Mumbai, Feb 8 (UNI) Shiv Sena supremo Bal Thackeray has described the tirade against North Indians unleashed by MNS, the outfit floated by his estranged nephew, Raj Thackeray, as a means to build his political career.
The octogenarian leader said he agreed with Union Agriculture Minister Sharad Pawar that the tactics to gain free publicity should be ignored. Without naming Raj, Mr Thackeray said ''chicken'' in state politics are suffering from ''Bird Flu'' of depression, and hence have no value.
Mr Thackeray asserted that Shiv Sena was the only voice of Marathi speaking people. In the last 40 years, the relationship between the paraty and Maharashtrians was not that of a political alliance, but of a family. Electoral successes of the party had proved that only Maharashtrians had the first right over its state capital.
''It is laughable that some people, who have quit this family, should speak of the welfare of Maharashtrians,'' Mr Thackeray noted.
The Sena chief said that those who gave excuses of constitutional rights of every Indian to live and work in any part of the country should keep in mind that this right was not exercised at the cost of the locals.
He said even Dr B R Ambedkar had expressed deep concern over the burgeoning migrant population in the city, and it was Prabodhankar (Thackeray's father) who brought Dr Ambedkar into the Sanyukta Maharashtra movement.
Mr Thackeray said, ''When we demand that Marathi speaking people should be given priority in the metropolis, we do not consider cast, region and religion. Shiv Sena's simple theory about Marathi speaking person is a person who is true to Marathi soil, culture and tradition. But, how can you call people who have not gelled into the Marathi society even after living here as Maharashtrians.? The Sena chief maintained that his party had never demanded that non-Maharashtrians be thrown out of the city. ''We have only said that if you want to stay here, be loyal to the city and the state, if Marathi speaking persons demand priority in jobs and employment in the city, how can it be called unconstitutional?'' he asked.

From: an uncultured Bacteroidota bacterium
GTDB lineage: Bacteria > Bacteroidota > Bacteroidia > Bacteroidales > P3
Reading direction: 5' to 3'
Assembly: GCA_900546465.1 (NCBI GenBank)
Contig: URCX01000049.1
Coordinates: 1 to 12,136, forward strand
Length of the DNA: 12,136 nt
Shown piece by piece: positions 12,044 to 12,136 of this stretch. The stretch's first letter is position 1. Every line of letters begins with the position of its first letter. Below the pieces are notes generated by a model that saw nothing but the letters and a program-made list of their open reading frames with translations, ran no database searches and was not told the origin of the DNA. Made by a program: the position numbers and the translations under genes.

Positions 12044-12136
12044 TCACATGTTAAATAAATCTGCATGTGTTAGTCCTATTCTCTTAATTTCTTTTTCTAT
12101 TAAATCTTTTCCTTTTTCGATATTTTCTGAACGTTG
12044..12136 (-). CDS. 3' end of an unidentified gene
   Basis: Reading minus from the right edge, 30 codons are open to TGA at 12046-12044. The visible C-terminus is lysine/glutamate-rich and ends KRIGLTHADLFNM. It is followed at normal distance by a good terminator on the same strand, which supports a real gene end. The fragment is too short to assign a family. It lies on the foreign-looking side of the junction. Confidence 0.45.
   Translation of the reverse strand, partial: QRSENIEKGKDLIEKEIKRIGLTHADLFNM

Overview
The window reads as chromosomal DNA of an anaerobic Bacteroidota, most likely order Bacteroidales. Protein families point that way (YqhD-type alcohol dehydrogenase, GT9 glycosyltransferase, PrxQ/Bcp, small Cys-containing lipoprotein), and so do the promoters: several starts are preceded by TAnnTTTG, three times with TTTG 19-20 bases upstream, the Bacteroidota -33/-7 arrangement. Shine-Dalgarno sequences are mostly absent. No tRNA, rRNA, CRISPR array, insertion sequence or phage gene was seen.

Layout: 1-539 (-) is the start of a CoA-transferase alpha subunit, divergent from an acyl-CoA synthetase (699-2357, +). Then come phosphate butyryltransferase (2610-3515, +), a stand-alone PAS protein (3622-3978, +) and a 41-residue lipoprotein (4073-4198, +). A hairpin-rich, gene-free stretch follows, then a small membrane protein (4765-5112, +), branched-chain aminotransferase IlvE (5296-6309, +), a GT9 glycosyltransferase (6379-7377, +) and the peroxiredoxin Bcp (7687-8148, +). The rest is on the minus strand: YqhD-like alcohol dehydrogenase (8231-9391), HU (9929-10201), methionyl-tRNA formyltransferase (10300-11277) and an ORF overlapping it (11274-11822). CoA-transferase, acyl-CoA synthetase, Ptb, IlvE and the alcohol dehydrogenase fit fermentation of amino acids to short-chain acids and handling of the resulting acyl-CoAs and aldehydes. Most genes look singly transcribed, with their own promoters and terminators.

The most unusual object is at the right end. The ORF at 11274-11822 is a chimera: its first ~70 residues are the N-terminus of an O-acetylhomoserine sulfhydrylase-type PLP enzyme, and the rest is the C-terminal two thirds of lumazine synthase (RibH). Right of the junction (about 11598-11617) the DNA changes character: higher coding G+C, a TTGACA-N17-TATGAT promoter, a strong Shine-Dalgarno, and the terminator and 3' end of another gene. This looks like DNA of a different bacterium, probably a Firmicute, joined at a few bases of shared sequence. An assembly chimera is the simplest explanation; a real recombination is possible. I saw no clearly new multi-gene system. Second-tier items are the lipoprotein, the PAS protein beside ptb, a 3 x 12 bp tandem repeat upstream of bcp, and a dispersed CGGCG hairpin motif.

Mr Thackeray also justified his stand of Hindutva, stating that he gave the call of unity to all Hindus when Islamic terrorism was raising its head in the country. ''Some secularists get angry when I speak about the dangers posed by illegal Bangladeshis residing in the city,'' he said.
''Our stand on Hindutva was a means to warn and protect the country against dangers of terrorism, while we also fight for the rights and self respect of Marathi speaking persons in Maharashtra.
I cannot understand how many times this simple stand of Shiv Sena should be explained to people who have been living in the metropolis for several years, but still consider themselves outsiders,'' he said and recalled that Shiv Sena took to streets during the 1992-93 riots in the city to protect all Hindus and not just Maharashtrians.
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